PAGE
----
Michael A. Aurelia
Director, Inland Wetlands and Watercourses Agency of Greenwich
Greenwich, Connecticut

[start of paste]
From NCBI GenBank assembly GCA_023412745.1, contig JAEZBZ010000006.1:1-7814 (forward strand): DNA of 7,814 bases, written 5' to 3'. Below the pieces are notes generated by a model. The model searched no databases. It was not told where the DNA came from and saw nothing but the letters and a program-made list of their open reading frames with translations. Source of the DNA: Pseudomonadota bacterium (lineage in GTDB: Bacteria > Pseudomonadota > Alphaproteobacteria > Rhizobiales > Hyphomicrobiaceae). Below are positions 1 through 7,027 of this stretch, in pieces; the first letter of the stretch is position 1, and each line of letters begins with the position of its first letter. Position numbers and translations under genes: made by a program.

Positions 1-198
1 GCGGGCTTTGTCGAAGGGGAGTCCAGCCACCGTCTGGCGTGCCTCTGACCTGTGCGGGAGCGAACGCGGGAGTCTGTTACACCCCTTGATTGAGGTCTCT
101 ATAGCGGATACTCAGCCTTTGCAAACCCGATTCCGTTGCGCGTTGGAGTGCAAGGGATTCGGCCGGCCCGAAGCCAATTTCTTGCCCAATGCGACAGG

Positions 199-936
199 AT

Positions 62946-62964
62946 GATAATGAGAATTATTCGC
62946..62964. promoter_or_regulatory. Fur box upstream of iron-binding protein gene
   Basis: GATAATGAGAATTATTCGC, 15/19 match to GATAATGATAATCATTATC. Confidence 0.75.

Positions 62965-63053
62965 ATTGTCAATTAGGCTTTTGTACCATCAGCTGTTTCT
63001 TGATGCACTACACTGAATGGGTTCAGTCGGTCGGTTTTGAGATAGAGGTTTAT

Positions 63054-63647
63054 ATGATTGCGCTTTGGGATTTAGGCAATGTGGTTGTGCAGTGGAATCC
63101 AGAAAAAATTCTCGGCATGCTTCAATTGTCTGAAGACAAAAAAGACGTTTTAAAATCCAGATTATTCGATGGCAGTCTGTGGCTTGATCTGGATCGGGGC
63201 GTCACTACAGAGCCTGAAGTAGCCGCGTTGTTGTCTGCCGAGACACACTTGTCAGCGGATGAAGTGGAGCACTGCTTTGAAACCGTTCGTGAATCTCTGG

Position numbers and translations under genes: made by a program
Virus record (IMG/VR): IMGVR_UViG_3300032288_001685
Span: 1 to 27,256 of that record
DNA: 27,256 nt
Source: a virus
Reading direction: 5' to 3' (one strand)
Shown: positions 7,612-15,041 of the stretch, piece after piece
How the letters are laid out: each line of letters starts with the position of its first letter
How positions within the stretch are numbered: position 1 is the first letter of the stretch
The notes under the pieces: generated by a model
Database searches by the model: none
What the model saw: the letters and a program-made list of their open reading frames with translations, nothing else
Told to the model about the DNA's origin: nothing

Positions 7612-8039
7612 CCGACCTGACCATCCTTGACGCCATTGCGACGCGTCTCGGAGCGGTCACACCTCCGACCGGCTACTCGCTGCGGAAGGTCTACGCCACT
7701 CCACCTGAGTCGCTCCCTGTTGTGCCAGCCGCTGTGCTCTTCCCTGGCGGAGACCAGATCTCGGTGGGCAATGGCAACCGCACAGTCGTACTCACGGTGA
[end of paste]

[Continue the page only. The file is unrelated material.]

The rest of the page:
Michael A. Aurelia, an awardee in the local government category, has served as director of the Inland Wetlands and Watercourses Agency of Greenwich, Connecticut, since 1974.A native of Connecticut, Aurelia earned a bachelor’s degree in geology from The Johns Hopkins University in 1969, and a master’s degree in geological sciences from Brown University in 1972. In 1973, he was the director of wetlands and water protection for the Connecticut Conservation Association (CCA) before assuming his present position. Aurelia was also a captain in the Army Corps of Engineers. He lives in Greenwich with his son, Adam.Aurelia has made a major contribution to wetland protection through the development of a wetland protection program in Greenwich—a program he built from scratch. In his first three years at Greenwich, working out of make-shift offices, including one next to the cell block in the town police building, Aurelia was a one-man operation: alone, he conducted all the field investigations and follow-up, ensured compliance, and wrote court testimonies. Today, with a staff of three full-time professionals, part-time interns, and clerical support, Aurelia directs one of the most protective local wetland regulatory programs in the country, with virtually no net loss of wetlands despite intense development pressure.Under Aurelia’s leadership, Greenwich has adopted a very conservative freshwater wetland and riparian habitat protection policy. The Agency discourages the filling of any wetlands or watercourse area in the town and seeks to preserve undisturbed buffers of varying widths depending on the nature of the watershed and the proposed activity. If an activity is proposed on a property containing wetlands or watercourses, or if the activity could reasonably affect adjacent regulated areas, the Agency requires a permit or a letter of permission. When the Agency does authorize the filling of a wetlands, some form of mitigation is required. This mitigation usually involves the creation of new wetland areas in a compensation ratio of 2 to 1. Other forms of mitigation can include the enhancement or restoration of disturbed wetland areas or the enhancement of adjacent buffer areas through the planting of native vegetation.Some of the innovative and effective strategies that Aurelia has developed to protect wetlands include minimum setbacks in drinking water and non-drinking watersheds to create and protect natural buffers adjacent to wetlands and watercourses; special permit conditions to ensure that construction activities do not intrude on regulated areas; close coordination of Agency actions with the Greenwich Department of Public Works’ Building and Engineering Divisions, the Planning and Zoning Commission, and the Conservation Commission; augmentation of the Agency’s permit compliance program through the use of cash permit compliance bonds (the cash compliance program creates an added incentive on the part of the permittee to comply with permit conditions); and a requirement that all permit recipients record the presence of wetlands in the town’s land records to ensure that all subsequent landowners are aware of the regulated areas on their property.In addition to his work in Greenwich, Aurelia has continued to assist the CCA as well as other nonprofit environmental organizations in the evaluation of environmental impacts on wetland and watercourses. He is the founder of the Applied Ecology Research Institute, a nonprofit environmental organization designed to assist citizen and conservation groups and state and local governments in evaluating development impacts.— Elliot Schneiderman, New York City, Bureau of Water Supply, Valhalla, New York